Peru’s intellectual defence body has sought $3 billion dollars for environmental damage to Peru’s coast, and another $1.5 billion dollars as compensation to consumers, locals and others affected by the disaster.
Peru has filed suit against Spanish energy company Repsol over the massive January oil spill that ravaged its coast, seeking $4.5 billion in damages.
The lawsuit was filed before the 27th civil court in Lima against six companies: Repsol (Spain), Mapfre Global Risks (Spain), Mapfre Peru Insurance and Reinsurance Companies (Peru), La Pampilla Refinery (Peru), Transtotal Maritime Agency (Peru) and Fratelli d’amico Armatori (Italy, owner of the tanker involved), Peru’s consumer protection agency said.
“These suits could create precedents for oil spills that cause damage and collective non-material damages due to environmental pollution of coastal areas,” said Julian Palacin, executive director of the National Institute for the Defense of Competition and Protection of Intellectual Property (INDECOPI), in a statement released late Friday.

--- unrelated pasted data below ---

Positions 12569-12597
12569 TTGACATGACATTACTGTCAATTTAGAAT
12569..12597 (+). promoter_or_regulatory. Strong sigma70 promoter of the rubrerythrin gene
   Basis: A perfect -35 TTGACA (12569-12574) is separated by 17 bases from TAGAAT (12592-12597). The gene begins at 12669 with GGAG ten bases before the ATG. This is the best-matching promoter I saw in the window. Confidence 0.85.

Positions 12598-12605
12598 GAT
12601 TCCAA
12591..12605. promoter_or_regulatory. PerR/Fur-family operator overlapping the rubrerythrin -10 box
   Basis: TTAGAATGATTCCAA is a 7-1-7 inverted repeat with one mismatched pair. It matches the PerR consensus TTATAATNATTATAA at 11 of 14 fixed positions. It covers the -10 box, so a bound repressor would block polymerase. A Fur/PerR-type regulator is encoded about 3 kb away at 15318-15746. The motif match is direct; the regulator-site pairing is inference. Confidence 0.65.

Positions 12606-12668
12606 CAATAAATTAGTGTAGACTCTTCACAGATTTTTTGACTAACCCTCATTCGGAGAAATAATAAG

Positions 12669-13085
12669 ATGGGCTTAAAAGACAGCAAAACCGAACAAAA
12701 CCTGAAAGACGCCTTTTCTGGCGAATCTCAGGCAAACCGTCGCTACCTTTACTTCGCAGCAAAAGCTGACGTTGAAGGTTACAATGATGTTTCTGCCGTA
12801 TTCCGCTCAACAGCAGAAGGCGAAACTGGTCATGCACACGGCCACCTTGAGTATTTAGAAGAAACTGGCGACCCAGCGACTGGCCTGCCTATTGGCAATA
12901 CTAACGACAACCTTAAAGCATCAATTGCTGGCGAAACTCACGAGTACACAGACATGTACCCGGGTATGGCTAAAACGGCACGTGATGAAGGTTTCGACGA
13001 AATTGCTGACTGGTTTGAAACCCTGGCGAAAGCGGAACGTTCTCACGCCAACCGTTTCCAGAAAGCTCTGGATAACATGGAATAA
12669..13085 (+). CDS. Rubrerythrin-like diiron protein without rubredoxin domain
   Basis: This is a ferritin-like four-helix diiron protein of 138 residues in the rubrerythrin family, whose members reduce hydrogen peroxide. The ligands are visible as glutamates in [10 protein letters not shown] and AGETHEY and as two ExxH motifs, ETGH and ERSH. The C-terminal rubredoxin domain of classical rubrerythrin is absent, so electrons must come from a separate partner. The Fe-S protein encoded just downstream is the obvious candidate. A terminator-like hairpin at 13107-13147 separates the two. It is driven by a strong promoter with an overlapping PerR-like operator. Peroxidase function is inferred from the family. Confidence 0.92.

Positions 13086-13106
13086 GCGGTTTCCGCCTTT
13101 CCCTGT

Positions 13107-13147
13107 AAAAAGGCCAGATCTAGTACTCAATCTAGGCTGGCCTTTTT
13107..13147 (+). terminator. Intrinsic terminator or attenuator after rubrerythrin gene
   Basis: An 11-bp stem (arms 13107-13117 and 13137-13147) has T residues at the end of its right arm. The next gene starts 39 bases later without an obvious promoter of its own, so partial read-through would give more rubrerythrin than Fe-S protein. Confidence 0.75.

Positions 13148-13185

INDECOPI has sought $3 billion for environmental damage to Peru’s coast, and another $1.5 billion as compensation to consumers, locals and others affected by the disaster, the suit says.
Repsol in a statement on Saturday rejected the suit as baseless.
“(INDECOPI’s) estimates are lacking the bare minimum needed to support the indicated figures,” the Spanish oil company said, regarding the $4.5 billion sought by Peru.
The spill occurred on January 15 while the Italian-flagged tanker “Mare Doricum” was unloading crude oil at the Repsol-owned La Pampilla refinery in Ventanilla, 30 kilometers north of Lima.
The oil company attributed the incident to waves caused by a massive volcanic eruption on the island of Tonga, on the other side of the Pacific Ocean, and the Peruvian government described it as an “ecological disaster.”
The oil spill affected more than 700,000 residents, mostly fishermen, and forced the closure of 20 beaches and dozens of businesses in the area.